Here in the Northeast, Winter has arrived in the form of 3-6 inches of snow. Many of us are not used to the heavy lifting that is required for snow shoveling. Lower back pain is frequently a result of snow shoveling. But in extreme cases, snow shoveling can trigger significant heart problems, such as acute coronary syndrome .
Here we present three quick tips for safe snow shoveling and for saving our backs:
Don’t Do It – For many of us, even weekend warriors, intermittent heavy lifting like snow shoveling can cause lower back pain, or worse. One way to address this is to find a teenager, or even a professional snow removal company, to do it for you. Yes, this will cost some money, but compare that to the cost of a trip to the doctor, prescription medicines to treat your lower back pain , etc.
Use The Right Shovel – Where possible, try to use shovels that allow you to push and plow the snow, rather than lift the snow. Pushing snow encourages you to use the large, strong muscles in your legs, instead of lifting with your back.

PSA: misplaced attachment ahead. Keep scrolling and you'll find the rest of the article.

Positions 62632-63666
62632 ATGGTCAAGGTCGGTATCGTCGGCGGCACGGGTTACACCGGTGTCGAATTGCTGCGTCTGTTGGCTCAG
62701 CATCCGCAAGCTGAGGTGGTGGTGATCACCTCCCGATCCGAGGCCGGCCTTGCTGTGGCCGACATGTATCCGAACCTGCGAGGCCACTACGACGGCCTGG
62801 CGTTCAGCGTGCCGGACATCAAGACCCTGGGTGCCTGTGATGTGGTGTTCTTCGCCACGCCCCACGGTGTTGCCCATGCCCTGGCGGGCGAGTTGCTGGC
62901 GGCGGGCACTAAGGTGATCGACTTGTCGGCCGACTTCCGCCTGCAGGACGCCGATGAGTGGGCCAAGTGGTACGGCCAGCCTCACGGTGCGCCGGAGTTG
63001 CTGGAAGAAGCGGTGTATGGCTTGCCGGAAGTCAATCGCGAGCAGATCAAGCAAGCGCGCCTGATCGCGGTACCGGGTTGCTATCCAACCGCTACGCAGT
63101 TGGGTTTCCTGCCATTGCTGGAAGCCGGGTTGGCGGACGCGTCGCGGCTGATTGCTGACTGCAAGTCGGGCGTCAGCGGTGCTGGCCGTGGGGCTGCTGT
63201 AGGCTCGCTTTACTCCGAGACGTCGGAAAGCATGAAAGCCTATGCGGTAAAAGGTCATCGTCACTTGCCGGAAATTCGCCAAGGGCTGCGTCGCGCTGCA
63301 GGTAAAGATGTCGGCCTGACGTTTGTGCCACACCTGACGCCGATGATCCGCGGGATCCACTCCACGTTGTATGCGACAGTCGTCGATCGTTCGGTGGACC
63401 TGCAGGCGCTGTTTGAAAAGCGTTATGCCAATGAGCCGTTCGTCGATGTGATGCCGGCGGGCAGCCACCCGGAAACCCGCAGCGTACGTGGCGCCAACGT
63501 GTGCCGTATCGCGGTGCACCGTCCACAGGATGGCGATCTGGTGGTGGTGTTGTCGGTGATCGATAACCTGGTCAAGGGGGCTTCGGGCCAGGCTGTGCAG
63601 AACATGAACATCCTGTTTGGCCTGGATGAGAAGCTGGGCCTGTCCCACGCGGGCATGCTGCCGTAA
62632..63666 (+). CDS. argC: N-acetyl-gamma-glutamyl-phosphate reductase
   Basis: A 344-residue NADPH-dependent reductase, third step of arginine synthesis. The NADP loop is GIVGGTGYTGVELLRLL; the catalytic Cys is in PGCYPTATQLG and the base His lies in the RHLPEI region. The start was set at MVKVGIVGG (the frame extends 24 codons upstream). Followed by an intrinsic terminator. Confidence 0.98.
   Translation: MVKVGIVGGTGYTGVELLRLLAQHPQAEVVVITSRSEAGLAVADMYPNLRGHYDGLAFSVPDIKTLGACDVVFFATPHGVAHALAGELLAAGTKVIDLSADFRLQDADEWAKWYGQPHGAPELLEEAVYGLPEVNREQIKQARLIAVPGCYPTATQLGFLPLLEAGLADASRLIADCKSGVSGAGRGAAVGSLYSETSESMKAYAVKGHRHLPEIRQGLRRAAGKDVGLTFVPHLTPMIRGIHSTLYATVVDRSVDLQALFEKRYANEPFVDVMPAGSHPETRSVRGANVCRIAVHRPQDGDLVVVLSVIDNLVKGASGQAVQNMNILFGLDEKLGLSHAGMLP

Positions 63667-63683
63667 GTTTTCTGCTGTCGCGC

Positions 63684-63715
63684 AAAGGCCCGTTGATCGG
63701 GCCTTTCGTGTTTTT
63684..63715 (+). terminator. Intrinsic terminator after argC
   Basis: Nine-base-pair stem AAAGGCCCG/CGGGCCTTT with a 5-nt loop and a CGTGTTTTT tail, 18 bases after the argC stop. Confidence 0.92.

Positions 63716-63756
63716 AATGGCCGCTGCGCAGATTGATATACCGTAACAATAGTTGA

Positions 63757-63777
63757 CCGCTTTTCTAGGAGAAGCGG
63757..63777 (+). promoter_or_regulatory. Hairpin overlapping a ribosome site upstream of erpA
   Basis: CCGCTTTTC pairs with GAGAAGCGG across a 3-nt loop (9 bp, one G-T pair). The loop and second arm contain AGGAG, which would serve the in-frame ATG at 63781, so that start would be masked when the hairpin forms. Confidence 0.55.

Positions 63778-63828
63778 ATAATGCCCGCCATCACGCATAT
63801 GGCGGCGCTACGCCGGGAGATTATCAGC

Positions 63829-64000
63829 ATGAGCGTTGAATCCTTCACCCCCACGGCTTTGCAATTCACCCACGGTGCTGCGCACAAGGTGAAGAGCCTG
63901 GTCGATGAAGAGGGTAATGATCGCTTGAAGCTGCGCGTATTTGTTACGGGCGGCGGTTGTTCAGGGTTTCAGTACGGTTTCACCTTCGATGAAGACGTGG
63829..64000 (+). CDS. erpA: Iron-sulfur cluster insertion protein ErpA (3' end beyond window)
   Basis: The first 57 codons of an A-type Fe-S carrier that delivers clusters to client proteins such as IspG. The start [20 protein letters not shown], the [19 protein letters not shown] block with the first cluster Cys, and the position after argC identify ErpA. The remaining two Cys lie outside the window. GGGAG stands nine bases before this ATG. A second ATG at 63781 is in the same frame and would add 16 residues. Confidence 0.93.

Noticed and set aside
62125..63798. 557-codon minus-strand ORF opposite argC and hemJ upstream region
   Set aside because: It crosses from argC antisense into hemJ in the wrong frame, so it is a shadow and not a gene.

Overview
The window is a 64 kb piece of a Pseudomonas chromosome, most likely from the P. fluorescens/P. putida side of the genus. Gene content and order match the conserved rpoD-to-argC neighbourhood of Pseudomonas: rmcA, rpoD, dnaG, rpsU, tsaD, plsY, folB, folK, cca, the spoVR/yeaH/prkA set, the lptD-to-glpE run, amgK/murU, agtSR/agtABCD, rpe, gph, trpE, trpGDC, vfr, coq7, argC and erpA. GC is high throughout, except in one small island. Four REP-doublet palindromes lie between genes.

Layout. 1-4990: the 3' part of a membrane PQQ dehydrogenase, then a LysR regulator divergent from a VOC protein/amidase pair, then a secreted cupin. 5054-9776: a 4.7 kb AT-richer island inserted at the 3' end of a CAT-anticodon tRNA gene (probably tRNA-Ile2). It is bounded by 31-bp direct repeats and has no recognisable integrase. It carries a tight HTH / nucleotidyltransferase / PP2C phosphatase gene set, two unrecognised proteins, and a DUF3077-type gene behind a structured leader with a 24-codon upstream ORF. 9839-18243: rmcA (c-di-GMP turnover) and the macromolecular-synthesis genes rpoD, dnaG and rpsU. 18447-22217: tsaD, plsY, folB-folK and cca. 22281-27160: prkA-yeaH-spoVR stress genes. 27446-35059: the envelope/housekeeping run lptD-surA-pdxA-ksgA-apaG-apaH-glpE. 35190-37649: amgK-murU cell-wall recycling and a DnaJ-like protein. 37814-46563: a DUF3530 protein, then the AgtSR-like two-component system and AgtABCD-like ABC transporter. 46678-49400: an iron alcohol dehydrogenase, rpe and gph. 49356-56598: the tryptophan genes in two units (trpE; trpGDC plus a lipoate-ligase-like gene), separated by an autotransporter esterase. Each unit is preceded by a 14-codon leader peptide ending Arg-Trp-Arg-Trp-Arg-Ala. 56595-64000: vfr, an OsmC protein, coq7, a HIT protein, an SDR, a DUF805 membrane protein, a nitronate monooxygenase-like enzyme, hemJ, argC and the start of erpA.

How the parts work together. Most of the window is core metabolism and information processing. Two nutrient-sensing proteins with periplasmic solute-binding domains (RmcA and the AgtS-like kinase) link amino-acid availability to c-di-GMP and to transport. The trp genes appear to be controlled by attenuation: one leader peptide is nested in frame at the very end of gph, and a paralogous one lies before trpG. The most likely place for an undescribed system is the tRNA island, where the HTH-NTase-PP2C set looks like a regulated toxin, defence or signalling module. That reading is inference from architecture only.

Use Proper Technique – If you must pick up heavy snow, remember to:
- Try to keep the shovel half-full per load
- Focus on frequent, small loads instead of few, heavy loads
- Bend at the hips and use the legs, not the lower back
- Walk the snow over to the dump spot; don’t try to throw the snow
Brace Yourself – Get and use a high quality back support belt . Avoid the cheaper ones sometimes sold at home improvement centers. The investment will be worth it in the long run.
Winter is a great time for outdoor activities, like sledding and snow shoe walks. Don’t let the snow cause back problems, or worse. If you have to clear snow yourself, use the right equipment and techniques, and enjoy yourself more this Winter!